Self to leave E&Y

A frequent contributor to Accountancy Age on tax issues, Self is taking on the post of director of tax at the power company and will head a 12-strong department. Scottish Power finance director David Nish said: ‘We are delighted that Heather has joined the team as she brings excellent knowledge of UK/US tax issues and a wide range of experience, particularly across the corporate tax field’.

  • The Inland Revenue will miss its target of 50% take-up of its electronic services by the end of 2005, according to a report from the National Audit Office. Despite strong business interest in using the Revenue’s electronic PAYE system, e-filing of individual self-assessment forms remained less than expected. The NAO report said the Revenue had to demonstrate the benefits of using its electronic services and develop a more customer-oriented approach if it was to hit the 50% target.

  • Industrial and Commercial Bank of China, the Asian superpower’s biggest bank, has called on Ernst & Young to audit its books amid concerns about the high rate of non-performing loans in the country. E&Y will audit about a fifth of ICBC’s business, the first time the bank has used foreign auditors for its accounts. Ernst & Young will send a team of more than 100 people to audit the bank’s operations in Shanghai and in Zhejiang province.
  • Corporate registrar Companies House is currently being investigated by the Office of Fair Trading which is examining whether there has been an alleged breach of UK competition laws. A spokesman for the competition watchdog confirmed a formal investigation had been launched. He told ‘We have reasonable grounds to suspect Companies House of breaching the 1998 Competition Act and acting in an anti-competitive manner.’ The investigation is believed to centre around the sale of reports over the internet to the private sector.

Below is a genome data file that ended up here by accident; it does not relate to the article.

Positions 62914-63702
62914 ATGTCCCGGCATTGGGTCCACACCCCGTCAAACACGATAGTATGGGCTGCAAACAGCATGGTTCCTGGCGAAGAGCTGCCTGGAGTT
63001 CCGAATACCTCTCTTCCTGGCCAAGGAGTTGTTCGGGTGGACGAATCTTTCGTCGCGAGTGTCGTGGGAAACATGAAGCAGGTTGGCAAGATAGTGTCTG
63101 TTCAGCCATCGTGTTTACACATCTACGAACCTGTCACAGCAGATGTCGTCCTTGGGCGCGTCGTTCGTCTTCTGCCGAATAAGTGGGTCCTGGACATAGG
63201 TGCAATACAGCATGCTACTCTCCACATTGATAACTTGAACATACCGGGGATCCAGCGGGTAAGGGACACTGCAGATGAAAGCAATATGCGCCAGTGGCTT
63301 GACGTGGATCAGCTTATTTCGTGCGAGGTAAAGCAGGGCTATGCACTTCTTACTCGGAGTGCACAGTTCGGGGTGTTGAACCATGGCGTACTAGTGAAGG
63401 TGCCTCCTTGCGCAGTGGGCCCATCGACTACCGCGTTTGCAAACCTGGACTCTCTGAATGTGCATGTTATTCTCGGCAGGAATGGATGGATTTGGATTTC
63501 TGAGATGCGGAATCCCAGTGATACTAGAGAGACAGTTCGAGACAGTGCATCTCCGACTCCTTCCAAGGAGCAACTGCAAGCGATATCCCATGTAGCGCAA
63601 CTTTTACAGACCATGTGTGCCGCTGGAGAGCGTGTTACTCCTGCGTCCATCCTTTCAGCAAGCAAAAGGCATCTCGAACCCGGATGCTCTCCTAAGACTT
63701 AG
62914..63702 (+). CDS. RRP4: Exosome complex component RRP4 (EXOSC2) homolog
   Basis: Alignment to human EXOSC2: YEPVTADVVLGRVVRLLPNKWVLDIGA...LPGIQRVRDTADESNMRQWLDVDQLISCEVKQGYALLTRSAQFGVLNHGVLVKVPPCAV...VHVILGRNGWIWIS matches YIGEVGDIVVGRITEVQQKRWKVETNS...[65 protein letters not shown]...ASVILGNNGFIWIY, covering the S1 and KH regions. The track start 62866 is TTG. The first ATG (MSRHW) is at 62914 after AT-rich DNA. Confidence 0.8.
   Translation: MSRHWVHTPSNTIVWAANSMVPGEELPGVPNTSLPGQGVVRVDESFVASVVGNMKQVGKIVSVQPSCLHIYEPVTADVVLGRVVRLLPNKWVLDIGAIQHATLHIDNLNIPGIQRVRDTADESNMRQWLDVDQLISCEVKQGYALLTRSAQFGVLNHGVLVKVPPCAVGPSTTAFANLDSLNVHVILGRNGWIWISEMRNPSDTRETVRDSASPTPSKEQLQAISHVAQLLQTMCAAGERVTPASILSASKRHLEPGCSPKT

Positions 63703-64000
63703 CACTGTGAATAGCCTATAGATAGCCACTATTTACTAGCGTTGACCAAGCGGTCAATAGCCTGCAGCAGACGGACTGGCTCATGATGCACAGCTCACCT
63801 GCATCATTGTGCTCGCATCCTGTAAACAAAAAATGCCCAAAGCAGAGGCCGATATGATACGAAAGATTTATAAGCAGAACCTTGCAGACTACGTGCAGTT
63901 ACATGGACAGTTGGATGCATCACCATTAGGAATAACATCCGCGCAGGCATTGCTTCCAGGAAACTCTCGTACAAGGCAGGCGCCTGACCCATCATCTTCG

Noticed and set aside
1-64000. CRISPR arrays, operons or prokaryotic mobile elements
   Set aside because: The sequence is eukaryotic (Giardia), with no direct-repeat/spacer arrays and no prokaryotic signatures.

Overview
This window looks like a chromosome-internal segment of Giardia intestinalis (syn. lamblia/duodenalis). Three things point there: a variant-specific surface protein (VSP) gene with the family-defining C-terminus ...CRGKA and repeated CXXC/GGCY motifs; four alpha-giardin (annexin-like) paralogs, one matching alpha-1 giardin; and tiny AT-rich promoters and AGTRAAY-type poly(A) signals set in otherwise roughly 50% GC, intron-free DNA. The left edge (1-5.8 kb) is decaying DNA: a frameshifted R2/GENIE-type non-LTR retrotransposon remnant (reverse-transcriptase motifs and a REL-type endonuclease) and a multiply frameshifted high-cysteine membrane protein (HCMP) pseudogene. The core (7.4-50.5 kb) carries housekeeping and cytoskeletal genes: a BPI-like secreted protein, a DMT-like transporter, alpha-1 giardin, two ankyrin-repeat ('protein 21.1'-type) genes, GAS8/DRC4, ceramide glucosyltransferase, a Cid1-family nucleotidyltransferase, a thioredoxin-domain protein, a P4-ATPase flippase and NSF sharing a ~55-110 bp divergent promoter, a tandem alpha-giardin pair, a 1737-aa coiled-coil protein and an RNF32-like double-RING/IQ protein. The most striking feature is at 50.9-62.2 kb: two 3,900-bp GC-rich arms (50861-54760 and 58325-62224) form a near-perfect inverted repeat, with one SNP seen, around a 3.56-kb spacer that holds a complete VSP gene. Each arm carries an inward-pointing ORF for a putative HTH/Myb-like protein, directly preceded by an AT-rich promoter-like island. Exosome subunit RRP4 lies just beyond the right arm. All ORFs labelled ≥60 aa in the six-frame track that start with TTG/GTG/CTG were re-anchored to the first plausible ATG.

• More house-owners are set to be affected by inheritance tax, following the release of figures showing a rise in house prices in London and the South East. The Land Registry has calculated the average cost of a home in London and the South East at £220,000, putting many taxpayers into the ‘IHT net’ as the nil rate band is currently £242,000. Chartered Institute of Taxation president John Whiting said the increase in the average cost of a home would challenge the 2001 Budget claim that just 4% of estates had to pay IHT.

  • The government is losing up to £3.5bn a year through tobacco smuggling, part of an estimated £7.3bn lost through VAT fraud revealed in Customs & Excise’s latest appropriation accounts. The National Audit Office’s review of the accounts said Customs should improve the way it tackles tobacco fraud by making more effective use of scanner technology at ports and publicising more widely its success rates. The NAO also said Customs could make better use of its VAT registration procedures to identify potential fraud.

  • A movie called The Accountant is in the running for an Academy Award in the category of best short film at this year’s Oscars. The 38-minute film tells the story of an ‘eccentric’ accountant brought in to rescue a small farm in the American South, steeped in debt. The winner will be announced at the 2002 Academy Awards ceremony which take place in Los Angeles on 24 March. All votes for awards in the 24 categories are diligently added up and checked by accountants from PricewaterhouseCoopers.

  • Correction: The 7 February edition of Accountancy Age carried an article saying that ‘a spokesman for Jobtel said that the firm had no plans to float this year’ (‘City still waiting for Jobtel’, page 2). We understand that no such statement was made and accordingly we apologise for its inclusion and for any concern that this may have caused. Jobtel has asked us to make clear that the flotation of the Jobtel consortium is still envisaged this year.

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